Former Supreme Court judge Ashok Kumar Ganguly today said that the Collegium system for appointment of judges has "defeated its purpose" and that an alternative system must be found out.
"In my opinion, the Collegium system is not working well, an alternative system should be found out," Ganguly told PTI here.
"Both the previous and present governments have been trying to introduce a new system of appointment of judges in view of the present controversy arising out of the appointment made through the collegium system," Ganguly said.
"In fact the collegium system effectively ousts the Executive (of) any decisive say in the appointment of judges," the retired Apex Court judge, who had resigned as the West Bengal Human Rights Commission chairman following a controversy, said.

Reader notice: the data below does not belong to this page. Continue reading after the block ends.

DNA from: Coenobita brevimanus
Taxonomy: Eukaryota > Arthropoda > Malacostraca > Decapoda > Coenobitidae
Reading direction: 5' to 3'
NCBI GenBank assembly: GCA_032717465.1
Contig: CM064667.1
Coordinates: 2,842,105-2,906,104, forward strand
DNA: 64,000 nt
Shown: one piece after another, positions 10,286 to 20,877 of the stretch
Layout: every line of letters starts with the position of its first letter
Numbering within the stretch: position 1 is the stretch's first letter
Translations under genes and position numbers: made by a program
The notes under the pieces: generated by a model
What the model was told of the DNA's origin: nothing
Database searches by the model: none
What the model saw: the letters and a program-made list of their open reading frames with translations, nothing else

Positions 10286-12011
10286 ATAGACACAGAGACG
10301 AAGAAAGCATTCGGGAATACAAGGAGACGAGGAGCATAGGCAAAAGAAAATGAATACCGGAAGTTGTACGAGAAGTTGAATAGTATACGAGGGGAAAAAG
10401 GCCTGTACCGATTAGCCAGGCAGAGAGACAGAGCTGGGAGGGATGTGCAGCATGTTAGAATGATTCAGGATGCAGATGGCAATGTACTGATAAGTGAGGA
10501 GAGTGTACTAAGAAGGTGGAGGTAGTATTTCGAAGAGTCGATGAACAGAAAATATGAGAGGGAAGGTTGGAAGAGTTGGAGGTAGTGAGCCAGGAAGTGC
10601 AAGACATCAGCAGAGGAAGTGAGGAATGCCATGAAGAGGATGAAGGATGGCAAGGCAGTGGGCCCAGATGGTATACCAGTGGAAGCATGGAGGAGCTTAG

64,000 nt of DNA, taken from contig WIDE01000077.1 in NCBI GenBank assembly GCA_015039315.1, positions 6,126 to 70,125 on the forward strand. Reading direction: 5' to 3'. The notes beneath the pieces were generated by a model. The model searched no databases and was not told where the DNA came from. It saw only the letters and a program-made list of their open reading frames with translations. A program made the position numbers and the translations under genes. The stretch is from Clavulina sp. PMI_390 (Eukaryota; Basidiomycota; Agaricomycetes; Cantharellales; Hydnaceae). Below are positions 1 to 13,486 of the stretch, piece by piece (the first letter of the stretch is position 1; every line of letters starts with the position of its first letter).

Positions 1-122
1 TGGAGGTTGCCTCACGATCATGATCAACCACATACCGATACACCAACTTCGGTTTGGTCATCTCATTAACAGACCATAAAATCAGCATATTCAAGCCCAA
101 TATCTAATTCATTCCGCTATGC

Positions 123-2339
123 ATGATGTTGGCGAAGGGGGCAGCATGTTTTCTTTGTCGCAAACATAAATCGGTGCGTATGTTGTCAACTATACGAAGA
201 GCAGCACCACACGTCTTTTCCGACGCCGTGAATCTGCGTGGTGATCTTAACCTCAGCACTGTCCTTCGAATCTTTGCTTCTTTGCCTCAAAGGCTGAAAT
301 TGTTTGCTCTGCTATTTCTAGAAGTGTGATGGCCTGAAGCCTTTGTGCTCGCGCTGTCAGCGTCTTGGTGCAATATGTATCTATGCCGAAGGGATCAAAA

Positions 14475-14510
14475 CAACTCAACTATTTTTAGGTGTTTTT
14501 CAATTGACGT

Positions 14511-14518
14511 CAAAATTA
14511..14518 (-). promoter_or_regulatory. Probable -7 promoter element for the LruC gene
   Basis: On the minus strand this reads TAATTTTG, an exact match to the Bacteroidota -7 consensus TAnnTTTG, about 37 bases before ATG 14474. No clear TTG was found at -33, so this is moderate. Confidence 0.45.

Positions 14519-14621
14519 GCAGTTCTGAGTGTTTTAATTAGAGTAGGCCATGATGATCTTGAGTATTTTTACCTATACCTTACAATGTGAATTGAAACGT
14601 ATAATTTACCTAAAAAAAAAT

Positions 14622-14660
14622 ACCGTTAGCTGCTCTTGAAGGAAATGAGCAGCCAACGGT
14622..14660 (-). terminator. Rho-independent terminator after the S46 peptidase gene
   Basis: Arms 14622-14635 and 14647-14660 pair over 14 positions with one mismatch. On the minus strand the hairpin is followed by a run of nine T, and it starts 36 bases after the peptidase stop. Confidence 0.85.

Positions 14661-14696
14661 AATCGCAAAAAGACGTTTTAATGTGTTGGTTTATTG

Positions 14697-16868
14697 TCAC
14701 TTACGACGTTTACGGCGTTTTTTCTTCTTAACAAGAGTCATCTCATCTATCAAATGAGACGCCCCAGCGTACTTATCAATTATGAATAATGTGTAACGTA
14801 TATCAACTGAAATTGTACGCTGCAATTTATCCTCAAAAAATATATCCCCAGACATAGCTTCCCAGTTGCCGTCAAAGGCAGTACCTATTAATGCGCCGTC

"This is not the scheme of the Constitution. Collegium system has been evolved by virtue of judicial interpretation, but ultimately it has defeated its purpose," he asserted.
"In the new system, the Judicial Appointment Committee (JAC) must be a body which should inspire confidence in the impartiality of judicial process," Ganguly said.
"The JAC must be constituted not by a Parliamentary legislation, but by Constitutional provision," he opined.
"In the JAC introduced by the previous government, this was not followed. That cannot be accepted.
"JAC must be structured by the Constitution and the two eminent persons or citizens (to be in it) must be such persons who are of unquestionable integrity and impeccable honesty," Ganguly said.
"The Opposition must have a substantial voice and if two out of the six members do not accept a nomination, such appointment should not be accepted," he said.
"The Constitutional vision of the Executive participating in the process must be restored," the retired judge said.